As we approach Easter this year, there are two touchstones in my mind that bring me back to when I first came to know Jesus. One is what has been called the “Greatest American Play.” Our Town, written by Thornton Wilder, tells the story of the fictional American small town of Grover’s Corners, New Hampshire, between 1901 and 1913 through the everyday lives of its citizens. Its theme of how life passes so quickly, and people being unaware that they will soon join those who’ve gone before them gripped me then, and it grips me now. The play asks, in effect, what will remain of us, what will our lives have added up to, in the gaze of eternity? In Grover’s Corners we know it will not be anything grand, or out of the ordinary, for anybody. The play poses the question, that for all virtues and all vices, all successes and all failures, “what difference will Shakespeare or Napoleon have made, not to mention you and I?”
Our Town is my lifelong favorite play. (Somewhere over the past decade I mentioned that in an e-zine article here at St. Ignatius.) It is one of the tools God used to get me thinking about Him and my time here on earth way back in the early 70’s. It is best summed up by the play’s narrator, known as the Stage Manager:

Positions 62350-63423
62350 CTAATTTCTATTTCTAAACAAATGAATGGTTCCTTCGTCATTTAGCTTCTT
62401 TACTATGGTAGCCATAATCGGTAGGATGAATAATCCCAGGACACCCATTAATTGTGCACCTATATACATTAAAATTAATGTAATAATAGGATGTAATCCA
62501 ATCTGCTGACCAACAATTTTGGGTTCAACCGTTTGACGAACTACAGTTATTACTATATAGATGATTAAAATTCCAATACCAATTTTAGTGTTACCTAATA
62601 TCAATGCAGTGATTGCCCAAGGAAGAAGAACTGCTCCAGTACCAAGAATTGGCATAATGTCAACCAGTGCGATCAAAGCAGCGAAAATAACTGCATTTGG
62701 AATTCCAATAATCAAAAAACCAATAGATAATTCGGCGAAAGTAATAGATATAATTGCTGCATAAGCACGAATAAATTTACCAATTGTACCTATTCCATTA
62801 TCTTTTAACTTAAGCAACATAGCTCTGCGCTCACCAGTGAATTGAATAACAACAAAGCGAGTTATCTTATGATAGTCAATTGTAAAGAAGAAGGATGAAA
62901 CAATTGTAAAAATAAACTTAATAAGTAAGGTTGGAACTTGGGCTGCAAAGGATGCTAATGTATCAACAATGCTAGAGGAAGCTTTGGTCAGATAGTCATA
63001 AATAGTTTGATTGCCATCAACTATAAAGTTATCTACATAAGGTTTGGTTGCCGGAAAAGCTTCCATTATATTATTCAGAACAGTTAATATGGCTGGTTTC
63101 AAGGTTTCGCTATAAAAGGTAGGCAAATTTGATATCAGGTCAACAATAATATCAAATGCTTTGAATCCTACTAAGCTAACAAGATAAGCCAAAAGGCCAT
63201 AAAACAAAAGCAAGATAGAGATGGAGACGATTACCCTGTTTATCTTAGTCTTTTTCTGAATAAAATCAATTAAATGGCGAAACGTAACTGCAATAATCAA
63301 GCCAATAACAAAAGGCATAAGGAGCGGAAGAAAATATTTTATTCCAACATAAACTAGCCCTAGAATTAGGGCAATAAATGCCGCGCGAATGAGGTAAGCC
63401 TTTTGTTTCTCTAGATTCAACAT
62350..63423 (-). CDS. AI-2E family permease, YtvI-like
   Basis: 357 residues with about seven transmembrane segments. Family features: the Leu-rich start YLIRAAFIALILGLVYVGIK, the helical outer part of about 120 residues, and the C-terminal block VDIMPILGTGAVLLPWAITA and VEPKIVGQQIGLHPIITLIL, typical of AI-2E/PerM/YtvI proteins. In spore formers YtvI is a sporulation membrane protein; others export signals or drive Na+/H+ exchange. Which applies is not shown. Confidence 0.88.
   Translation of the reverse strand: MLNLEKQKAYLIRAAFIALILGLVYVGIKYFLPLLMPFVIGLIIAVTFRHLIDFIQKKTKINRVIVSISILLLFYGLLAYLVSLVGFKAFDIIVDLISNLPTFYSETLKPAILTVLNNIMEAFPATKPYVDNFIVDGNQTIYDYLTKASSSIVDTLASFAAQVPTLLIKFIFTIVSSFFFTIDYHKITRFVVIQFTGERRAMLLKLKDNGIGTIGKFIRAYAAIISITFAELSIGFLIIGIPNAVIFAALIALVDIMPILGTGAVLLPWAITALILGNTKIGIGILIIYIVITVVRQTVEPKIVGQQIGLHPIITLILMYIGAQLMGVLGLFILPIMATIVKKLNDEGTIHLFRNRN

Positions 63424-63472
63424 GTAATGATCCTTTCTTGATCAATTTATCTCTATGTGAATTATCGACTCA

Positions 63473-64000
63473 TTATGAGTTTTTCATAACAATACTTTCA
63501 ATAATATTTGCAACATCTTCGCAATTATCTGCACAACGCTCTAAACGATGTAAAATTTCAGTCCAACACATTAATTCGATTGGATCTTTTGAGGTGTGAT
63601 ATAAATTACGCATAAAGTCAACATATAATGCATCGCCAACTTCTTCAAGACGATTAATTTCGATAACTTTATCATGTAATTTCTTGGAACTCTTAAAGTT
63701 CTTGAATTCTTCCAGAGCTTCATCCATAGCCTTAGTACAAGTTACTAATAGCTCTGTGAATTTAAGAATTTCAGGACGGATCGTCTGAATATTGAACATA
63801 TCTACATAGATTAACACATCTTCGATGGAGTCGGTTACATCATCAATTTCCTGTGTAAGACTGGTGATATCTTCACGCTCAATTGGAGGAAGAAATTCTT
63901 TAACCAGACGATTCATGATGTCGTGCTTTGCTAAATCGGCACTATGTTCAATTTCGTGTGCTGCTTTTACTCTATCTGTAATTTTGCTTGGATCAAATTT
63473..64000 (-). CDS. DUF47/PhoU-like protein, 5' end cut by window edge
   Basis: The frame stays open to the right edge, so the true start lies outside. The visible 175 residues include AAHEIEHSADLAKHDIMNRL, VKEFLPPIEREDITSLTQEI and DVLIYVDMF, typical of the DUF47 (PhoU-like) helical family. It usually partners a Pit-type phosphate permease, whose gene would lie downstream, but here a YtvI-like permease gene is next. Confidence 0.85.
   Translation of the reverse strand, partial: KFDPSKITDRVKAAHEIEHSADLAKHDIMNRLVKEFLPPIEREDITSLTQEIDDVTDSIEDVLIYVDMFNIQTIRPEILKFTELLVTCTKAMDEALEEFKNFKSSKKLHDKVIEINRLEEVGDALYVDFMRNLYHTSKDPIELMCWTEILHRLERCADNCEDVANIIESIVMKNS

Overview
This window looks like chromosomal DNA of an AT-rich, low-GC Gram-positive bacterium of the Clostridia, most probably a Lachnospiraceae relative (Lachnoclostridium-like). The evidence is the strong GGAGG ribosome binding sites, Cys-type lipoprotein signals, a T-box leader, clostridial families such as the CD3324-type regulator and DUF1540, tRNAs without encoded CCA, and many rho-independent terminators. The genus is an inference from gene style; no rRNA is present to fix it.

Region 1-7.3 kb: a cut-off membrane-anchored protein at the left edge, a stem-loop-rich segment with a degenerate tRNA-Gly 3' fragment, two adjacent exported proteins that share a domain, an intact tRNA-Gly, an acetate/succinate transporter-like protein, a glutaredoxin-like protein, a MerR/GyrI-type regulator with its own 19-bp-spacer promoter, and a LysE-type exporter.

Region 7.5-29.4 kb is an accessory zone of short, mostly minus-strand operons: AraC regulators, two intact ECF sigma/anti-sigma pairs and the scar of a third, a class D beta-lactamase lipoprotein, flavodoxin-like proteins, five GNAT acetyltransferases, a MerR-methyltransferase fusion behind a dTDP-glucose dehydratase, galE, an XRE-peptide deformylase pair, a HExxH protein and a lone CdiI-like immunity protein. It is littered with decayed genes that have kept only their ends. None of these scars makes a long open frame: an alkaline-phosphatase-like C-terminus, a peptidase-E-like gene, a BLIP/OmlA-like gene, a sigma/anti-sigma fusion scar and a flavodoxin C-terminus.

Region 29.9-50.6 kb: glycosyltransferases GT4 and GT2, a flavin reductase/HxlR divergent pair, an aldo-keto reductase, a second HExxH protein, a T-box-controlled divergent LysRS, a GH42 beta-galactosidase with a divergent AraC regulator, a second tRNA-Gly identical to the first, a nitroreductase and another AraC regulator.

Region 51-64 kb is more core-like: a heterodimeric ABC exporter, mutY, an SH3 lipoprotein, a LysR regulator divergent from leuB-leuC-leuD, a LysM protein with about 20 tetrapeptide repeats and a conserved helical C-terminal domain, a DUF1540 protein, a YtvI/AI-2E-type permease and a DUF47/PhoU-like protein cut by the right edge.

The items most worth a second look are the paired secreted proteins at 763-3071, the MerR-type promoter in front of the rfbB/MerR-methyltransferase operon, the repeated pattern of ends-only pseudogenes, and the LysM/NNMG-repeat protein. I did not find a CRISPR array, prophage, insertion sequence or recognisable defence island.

“We all know that something is eternal. And it ain’t houses and it ain’t names, and it ain’t earth, and it ain’t even the stars . . . everybody knows in their bones that something is eternal, and that something has to do with human beings. All the greatest people ever lived have been telling us that for five thousand years and yet you’d be surprised how people are always losing hold of it. There’s something way down deep that’s eternal about every human being.”
When I committed my life to Christ, I became profoundly aware of His Holy Spirit dwelling with me. The awareness of His very real and abiding presence is what changed everything in my life. As I came to experience His peace and felt Him near me, I knew that He would walk me through whatever would come into my life – and that He would lead me into eternal life after this life was over. As the Stage Manager said: “There’s something way down deep that’s eternal about every human being.” I had connected with the Eternal One – I had connected with Jesus.
On my first Easter as a follower of Christ, I stood on the mountain behind my parent’s house in Spokane, Washington at sunrise. Gathered with a group of high school friends, as the sun rose, we sang a song that was new then (and certainly new to me). That “new” song has become a classic – and as it did on my first Easter morning 49 years ago, it can still make me cry. My second touchstone this Easter week is the song “Because He Lives.” I usually share it on Facebook around Easter time. I share it with you again. Why? Because He lives!…and that has made ALL the difference in my life. Made my life worth living.
Happy Resurrection Week…and life…to you all. I’m grateful to walk out my life in Christ with you all here in our wonderful St. Ignatius Catholic Community.